Reluctantly, I slipped the bandana over my peepers. The combined scents left me intoxicated, lost in a psychedelic hip-hop haze. Suddenly, Tony Glamcevski and Amy Smith from The Rieger escorted me through a mental replay of the day’s events while Fisher’s baby girl banged out percussion with a spoon to the beat of Wiz Khalifa’s “We Dem Boyz.”
Today, Fisher and I met Dirty Rat Deb Crum, who was an informant at the Parkville Farmer’s Market, Oddly Correct coffee smugglers, a taqueria where Fisher collected his weekly tax, the Ean food fencing operation at Happy Gillis, Little Freshie’s secret bathtub gin operation, Fervere’s whorehouse of artisan bread and a maniacal meat dealer on Broadway. Not a bad ride-along so far.
“We’re here. You can take the blindfold off,” Fisher instructed.
I removed the cloth, wiped the huitlacoche juice out of my eyes, and blinked. Dazed, I felt like I had been shacked up with Tiffany “Pennsatucky” Doggett from “Orange is the New Black.” Fisher waved a crusty old slice of Johnny Jo’s pizza under my nose to snap me out of my haze.
“It’s go time,” he said.
Glancing around, I couldn’t tell for sure but I thought we were in Waldo, the bacon-loving, beer-crawling sister to virginal, vegan Brookside. Fisher stood next to the door of a beige, nondescript building and briefed me. Finally! He was treating me like a partner on his beat.
“We’re about to bust up an endorphin lab. Last chance to stay in the car. Once we go inside, it’s on and we might not make it out alive. They’re heavily armed,” Fisher said.
I studied him. He’d taken me on an emotional, psychological and gastronomic rollercoaster today. This time I could sense he was serious.
“How you want to play this?” I asked. “Starsky and Hutch?”
“You’re David Caruso, ‘CSI: Miami.’ You get a one-liner. No more.”
Not my first choice, but Fisher was the jaded veteran. I asked, “What about you?”
“Mel Gibson. ‘Lethal Weapon’ all the way,” Fisher said with a straight face.
Gonzo. Fisher unsheathed his camera, nodded at me, and burst through the door. He did a forward roll and came up shooting left and right, rapid-fire, blinding our perps. A split-second behind him, I punched the button on my iPhone’s camera quick as I could, no filter.
We took heavy fire in return. French macarons flew past our heads. Pink, yellow, purple, every pastel color you could imagine with delicious filling. Smack! I got whacked in the head by a cake slice of Eloise, dacquois layers filled with chocolate ganache, hazelnut buttercream and cream legere. I wiped the frosting from my eyes and scanned the room for Fisher. He was prone on the floor, clutching his belly and laughing maniacally in his best Mel Gibson impression. He had taken several direct hits from cinnamon rolls made with brioche.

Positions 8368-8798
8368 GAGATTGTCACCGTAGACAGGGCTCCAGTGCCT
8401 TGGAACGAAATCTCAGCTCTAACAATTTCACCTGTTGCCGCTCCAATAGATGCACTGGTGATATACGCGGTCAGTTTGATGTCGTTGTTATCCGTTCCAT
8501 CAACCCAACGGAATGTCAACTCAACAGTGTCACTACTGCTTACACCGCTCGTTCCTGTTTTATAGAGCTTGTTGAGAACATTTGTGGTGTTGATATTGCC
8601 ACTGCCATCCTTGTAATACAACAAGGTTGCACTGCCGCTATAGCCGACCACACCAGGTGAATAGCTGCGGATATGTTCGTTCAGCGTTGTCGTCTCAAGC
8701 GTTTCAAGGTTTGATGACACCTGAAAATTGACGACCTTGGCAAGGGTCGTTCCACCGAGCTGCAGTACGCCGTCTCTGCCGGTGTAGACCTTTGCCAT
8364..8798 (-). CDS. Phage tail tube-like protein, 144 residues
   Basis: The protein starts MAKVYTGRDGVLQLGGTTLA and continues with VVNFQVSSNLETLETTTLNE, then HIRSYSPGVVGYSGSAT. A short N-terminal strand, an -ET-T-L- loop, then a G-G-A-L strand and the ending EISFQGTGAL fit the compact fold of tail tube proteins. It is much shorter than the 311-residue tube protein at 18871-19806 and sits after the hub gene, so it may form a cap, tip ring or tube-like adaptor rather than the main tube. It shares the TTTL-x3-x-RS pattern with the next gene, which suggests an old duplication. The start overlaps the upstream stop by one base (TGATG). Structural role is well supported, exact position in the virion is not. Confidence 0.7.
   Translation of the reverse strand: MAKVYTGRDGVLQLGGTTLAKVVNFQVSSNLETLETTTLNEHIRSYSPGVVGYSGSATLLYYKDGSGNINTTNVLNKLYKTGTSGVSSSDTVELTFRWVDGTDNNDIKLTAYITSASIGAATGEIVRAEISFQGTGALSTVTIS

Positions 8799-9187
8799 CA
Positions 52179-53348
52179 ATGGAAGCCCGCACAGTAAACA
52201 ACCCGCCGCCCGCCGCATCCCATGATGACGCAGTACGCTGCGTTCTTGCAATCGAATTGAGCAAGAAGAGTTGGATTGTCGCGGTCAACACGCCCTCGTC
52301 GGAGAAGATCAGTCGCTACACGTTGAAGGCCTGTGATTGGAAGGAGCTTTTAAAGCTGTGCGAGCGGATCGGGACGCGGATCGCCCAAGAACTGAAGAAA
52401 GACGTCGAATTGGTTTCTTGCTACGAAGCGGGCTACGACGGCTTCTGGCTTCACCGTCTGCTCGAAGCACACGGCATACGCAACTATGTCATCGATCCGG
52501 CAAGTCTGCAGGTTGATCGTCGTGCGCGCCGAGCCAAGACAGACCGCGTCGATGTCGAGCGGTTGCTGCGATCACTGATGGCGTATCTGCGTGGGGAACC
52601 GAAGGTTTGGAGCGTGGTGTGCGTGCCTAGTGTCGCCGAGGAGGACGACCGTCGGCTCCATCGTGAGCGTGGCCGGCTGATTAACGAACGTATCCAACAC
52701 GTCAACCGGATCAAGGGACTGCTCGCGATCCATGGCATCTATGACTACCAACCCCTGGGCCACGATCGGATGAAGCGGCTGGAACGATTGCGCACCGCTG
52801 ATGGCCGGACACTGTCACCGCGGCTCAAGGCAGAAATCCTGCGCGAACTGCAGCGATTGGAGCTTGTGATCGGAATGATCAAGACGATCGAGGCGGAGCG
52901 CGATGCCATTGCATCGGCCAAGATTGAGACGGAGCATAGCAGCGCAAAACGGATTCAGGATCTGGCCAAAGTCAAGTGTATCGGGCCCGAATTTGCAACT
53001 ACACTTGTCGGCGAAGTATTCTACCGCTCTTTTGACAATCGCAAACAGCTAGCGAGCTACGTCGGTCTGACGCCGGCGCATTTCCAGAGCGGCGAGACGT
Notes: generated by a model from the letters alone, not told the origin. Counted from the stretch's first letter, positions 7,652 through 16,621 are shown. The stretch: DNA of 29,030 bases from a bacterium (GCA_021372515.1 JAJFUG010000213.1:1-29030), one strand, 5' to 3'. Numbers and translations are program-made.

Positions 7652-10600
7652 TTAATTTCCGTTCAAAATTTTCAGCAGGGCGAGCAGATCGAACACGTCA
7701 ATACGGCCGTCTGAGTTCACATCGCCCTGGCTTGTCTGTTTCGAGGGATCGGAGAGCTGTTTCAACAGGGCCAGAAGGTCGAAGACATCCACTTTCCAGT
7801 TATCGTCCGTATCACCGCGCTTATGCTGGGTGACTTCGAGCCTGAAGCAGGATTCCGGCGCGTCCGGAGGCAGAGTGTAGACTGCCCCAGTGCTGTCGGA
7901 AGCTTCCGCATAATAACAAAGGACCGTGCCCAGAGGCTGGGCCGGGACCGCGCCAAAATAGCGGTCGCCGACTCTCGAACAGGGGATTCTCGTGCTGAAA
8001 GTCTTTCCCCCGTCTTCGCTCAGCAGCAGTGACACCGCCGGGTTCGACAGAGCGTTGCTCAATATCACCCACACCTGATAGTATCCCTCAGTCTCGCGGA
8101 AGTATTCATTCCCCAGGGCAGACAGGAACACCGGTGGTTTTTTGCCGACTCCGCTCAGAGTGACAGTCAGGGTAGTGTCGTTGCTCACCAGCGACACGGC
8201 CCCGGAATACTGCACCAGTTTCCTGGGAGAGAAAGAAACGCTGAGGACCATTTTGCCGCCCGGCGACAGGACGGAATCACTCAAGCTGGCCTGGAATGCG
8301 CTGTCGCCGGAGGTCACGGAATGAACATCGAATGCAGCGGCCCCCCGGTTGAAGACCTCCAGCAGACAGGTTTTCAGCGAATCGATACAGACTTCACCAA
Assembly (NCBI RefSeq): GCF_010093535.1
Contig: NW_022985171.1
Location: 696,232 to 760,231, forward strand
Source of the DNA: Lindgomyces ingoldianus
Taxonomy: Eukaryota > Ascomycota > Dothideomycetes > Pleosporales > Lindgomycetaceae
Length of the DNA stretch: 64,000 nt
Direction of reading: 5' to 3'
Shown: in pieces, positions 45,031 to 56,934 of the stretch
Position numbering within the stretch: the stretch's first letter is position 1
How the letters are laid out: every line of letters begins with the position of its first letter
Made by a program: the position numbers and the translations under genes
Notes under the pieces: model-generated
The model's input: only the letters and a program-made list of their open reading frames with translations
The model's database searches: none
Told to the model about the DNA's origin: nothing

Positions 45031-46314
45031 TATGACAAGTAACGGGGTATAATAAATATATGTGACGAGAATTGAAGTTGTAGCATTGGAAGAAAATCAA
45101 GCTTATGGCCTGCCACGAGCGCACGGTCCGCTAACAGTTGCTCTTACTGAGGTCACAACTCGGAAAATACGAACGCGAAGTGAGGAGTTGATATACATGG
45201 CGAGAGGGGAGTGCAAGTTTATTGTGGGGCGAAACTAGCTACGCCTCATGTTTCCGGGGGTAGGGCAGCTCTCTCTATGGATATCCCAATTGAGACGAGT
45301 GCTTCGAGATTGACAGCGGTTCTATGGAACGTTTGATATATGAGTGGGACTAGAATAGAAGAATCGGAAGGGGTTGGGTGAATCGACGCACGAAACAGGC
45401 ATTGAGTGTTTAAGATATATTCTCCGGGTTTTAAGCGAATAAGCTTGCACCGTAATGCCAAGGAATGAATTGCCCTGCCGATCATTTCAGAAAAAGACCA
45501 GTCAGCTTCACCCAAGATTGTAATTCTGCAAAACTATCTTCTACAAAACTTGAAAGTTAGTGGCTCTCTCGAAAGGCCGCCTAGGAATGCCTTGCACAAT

I wanted to call for backup but there was no time. Our assailants were on us like fresh lemon zest on citrus panna cotta. I glanced up. Vicious Victoria Shriver Goellner and Natasha “No Scrubs” Goellner stood over us with rolling pins and knives at the ready.
Fisher should have told me. We just tried to take down the production bakery of Natasha’s Mulberry & Mott. This mother-daughter duo were the most notorious endorphin dealers in the city. Their distribution network involved weddings, brunches and thoughtful drive-bys with a drop-off of deadly French patisseries. There were worse ways to die, but I couldn’t think of any. As we lay on the floor covered in pastries, they tied us up head-to-toe with silk ribbon.
“Boys, get up and move over to the table,” Victoria shouted. “You’re not going out so easy.”
Natasha kicked me in the ribs. “Move it, scumbags. I’ve got handmade marshmallows to slice.”
We crawled to the table, hobbled upright, and awaited instructions. Fisher and I looked at each other.
“Thanks for everything today,” I told him.
“It’s not over yet, partner,” he replied under his breath. Fisher gave me a wink. “Remember the straightjacket scene from ‘Lethal Weapon 2?”
I had no clue.
Meanwhile, Natasha and her mother brought over two plates loaded with slices of Chocolate Tuxedo Cream™ Cheesecake from The Cheesecake Factory.
My heart sunk. “Not Death by Chocolate.”
“Eat it, bitches,” Natasha cackled. “Eat it and die.”
Victoria grabbed my hair and began to shove my face toward the plate. Just then, I heard a loud, unnerving pop. I glanced at Fisher. He had dislocated his shoulder and wriggled out of his silk ribbon bonds. Of course! Fisher used Gibson’s trick to escape a straightjacket. He worked one hand free, gathered a container of cocoa powder and threw it into our captors’ faces. Fisher grabbed a knife and sliced ribbons to free me.
We bolted toward the door. Fisher revved the engine and raced away. I took off my glasses, looked at Fisher and gave him my best David Caruso impression. “I guess we creamed them,” I deadpanned, serious as a Facebook foodie group discussion. “Get it? Pastry cream? Creamed them?”